Press Releases ICYMI: USA TODAY’s Normally Nonpartisan Wisconsin Ed Board Endorses Gov. Evers Citing Extraordinary Circumstances

“[Tony Evers] has been a steady, competent hand at the tiller of state government. Evers, an aw-shucks, euchre-playing everyman, has solid instincts and has consistently embraced good government.”

MADISON, Wis. — In case you missed it, USA TODAY’s Wisconsin editorial board announced their endorsement for Governor Tony Evers this morning.

“Normally, the USA TODAY NETWORK-Wisconsin editorial board does not recommend candidates in elections,” they wrote, “but because of the stakes in this election — and our deep concerns with these candidates — we have decided to do so.”

In their announcement, USA TODAY’s Wisconsin ed board praised Gov. Evers’ long list of accomplishments during his first term and emphasized his role as a defender of democracy in contrast to Tim Michels’ plans to undermine the will of Wisconsin voters.

Read more about the USA TODAY Network Wisconsin editorial board’s endorsement of Gov. Evers:

USA TODAY: Editorial: Vote for Tony Evers and Mandela Barnes to defend our democracy. Here’s why.

Democracy is on the ballot Nov. 8.

And we believe that means a vote for Democrats Mandela Barnes for U.S. Senate and Tony Evers for governor.

Their Republican opponents, incumbent Sen. Ron Johnson and businessman Tim Michels, continue to cast doubt on the 2020 election, and both have fudged on whether they will accept the outcome of the 2022 vote. A commitment to basic democratic principles is a threshold neither passes, and their willingness to cavalierly ignore longtime norms of democracy is dangerous.

U.S. Rep. Liz Cheney of Wyoming, a lifelong Republican who has stood bravely against her party as it bowed to the whims of former President Donald Trump, put it this way in a recent interview with NBC’s Chuck Todd:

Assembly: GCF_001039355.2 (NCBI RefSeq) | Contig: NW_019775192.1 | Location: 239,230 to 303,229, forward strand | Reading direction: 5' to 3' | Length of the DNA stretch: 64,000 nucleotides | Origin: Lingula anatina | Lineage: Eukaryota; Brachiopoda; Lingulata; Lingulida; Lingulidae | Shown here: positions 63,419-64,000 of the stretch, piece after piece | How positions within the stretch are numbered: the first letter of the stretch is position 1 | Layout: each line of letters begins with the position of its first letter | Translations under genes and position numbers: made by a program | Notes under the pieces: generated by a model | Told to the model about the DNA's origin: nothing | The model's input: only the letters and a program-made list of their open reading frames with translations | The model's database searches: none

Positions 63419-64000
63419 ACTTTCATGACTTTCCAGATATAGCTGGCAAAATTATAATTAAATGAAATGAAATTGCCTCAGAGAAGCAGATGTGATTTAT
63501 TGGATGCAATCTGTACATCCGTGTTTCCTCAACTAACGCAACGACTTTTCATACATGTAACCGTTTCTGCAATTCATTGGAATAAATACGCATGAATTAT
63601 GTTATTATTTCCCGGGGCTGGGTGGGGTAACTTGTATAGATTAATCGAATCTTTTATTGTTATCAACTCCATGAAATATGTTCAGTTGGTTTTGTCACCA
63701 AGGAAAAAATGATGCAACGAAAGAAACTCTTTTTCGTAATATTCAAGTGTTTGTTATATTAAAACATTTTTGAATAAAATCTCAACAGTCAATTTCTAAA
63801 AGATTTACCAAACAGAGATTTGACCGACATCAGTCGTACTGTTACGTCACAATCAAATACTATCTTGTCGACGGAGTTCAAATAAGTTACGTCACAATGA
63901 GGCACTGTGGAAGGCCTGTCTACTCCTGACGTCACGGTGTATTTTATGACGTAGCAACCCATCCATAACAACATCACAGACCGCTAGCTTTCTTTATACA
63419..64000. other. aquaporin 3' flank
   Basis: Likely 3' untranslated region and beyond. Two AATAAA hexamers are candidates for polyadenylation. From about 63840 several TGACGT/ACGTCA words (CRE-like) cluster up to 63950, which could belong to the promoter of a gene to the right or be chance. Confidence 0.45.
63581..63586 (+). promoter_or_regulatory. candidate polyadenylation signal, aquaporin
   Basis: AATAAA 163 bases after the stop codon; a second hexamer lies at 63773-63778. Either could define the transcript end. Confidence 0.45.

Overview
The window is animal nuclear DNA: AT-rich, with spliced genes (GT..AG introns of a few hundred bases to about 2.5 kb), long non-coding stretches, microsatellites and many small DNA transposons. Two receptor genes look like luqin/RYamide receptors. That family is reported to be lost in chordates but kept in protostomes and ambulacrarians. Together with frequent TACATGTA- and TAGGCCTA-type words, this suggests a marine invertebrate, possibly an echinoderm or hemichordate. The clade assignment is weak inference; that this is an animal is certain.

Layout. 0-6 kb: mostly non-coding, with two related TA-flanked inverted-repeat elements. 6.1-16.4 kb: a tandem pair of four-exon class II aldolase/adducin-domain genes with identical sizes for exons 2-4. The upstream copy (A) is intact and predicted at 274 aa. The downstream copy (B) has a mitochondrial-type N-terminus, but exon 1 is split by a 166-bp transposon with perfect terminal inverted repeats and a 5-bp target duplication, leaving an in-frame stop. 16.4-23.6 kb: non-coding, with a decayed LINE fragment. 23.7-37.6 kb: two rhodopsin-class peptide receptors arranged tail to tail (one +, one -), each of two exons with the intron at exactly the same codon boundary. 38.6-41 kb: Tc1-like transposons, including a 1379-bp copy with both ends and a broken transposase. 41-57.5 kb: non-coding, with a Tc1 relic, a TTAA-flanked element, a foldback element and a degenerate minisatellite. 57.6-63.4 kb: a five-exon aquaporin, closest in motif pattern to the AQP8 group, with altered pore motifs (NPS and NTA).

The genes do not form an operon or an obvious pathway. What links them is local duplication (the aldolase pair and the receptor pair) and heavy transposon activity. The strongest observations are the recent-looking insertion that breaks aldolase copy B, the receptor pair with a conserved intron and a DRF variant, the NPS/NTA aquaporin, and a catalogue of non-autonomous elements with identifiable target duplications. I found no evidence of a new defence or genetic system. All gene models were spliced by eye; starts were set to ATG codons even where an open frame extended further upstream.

“No one of any party should be voting for people who are election deniers. “(Election deniers) are telling you they’ll only certify an election they agree with. … There’s not much graver threat to the democracy than you can imagine than that.”

If the Republican Party is to escape Donald Trump’s cult of personality, it has to begin in elections like these. Normally, the USA TODAY NETWORK-Wisconsin editorial board does not recommend candidates in elections, but because of the stakes in this election — and our deep concerns with these candidates — we have decided to do so.


Tony Evers has earned a second term. Tim Michels is a Trump acolyte.

Tim Michels is where he is today because of Donald Trump’s endorsement in the Republican primary in August — an endorsement that required Michels to toe the Trumpian line:

  • After getting Trump’s stamp of approval, Michels at first declined to support a Trump run for president in 2024. But Michels soon fell in line, saying that, of course, he would support a Trump candidacy, even after the former president’s disgraceful incitement of a riot on Jan. 6, 2021.

  • Michels has cast doubt on the 2020 election, saying that “maybe” the election was stolen and refusing to rule out supporting a legislative effort to overturn the election results even though decertifying the election is both illegal and impossible.

  • He has argued that the Wisconsin Elections Commission, created by fellow Republicans while Scott Walker was governor, should be shut down and that all rules the commission set for local clerks to carry out elections should be eliminated.

  • He has refused to say whether he would certify the next presidential election if Trump makes another run and loses again in Wisconsin.

  • He says he wants to fix the “big problems that we had in 2020,” including the use of ballot drop boxes and private funding to help local municipalities conduct elections during a pandemic. He has not explained how drop boxes and private funds made the election fraudulent.

At times, Michels seems to have only a rudimentary knowledge of the duties and responsibilities of the job he is seeking. Working for his family’s highway and pipeline construction business, Michels has spent years away from Wisconsin at homes in Connecticut and New York City.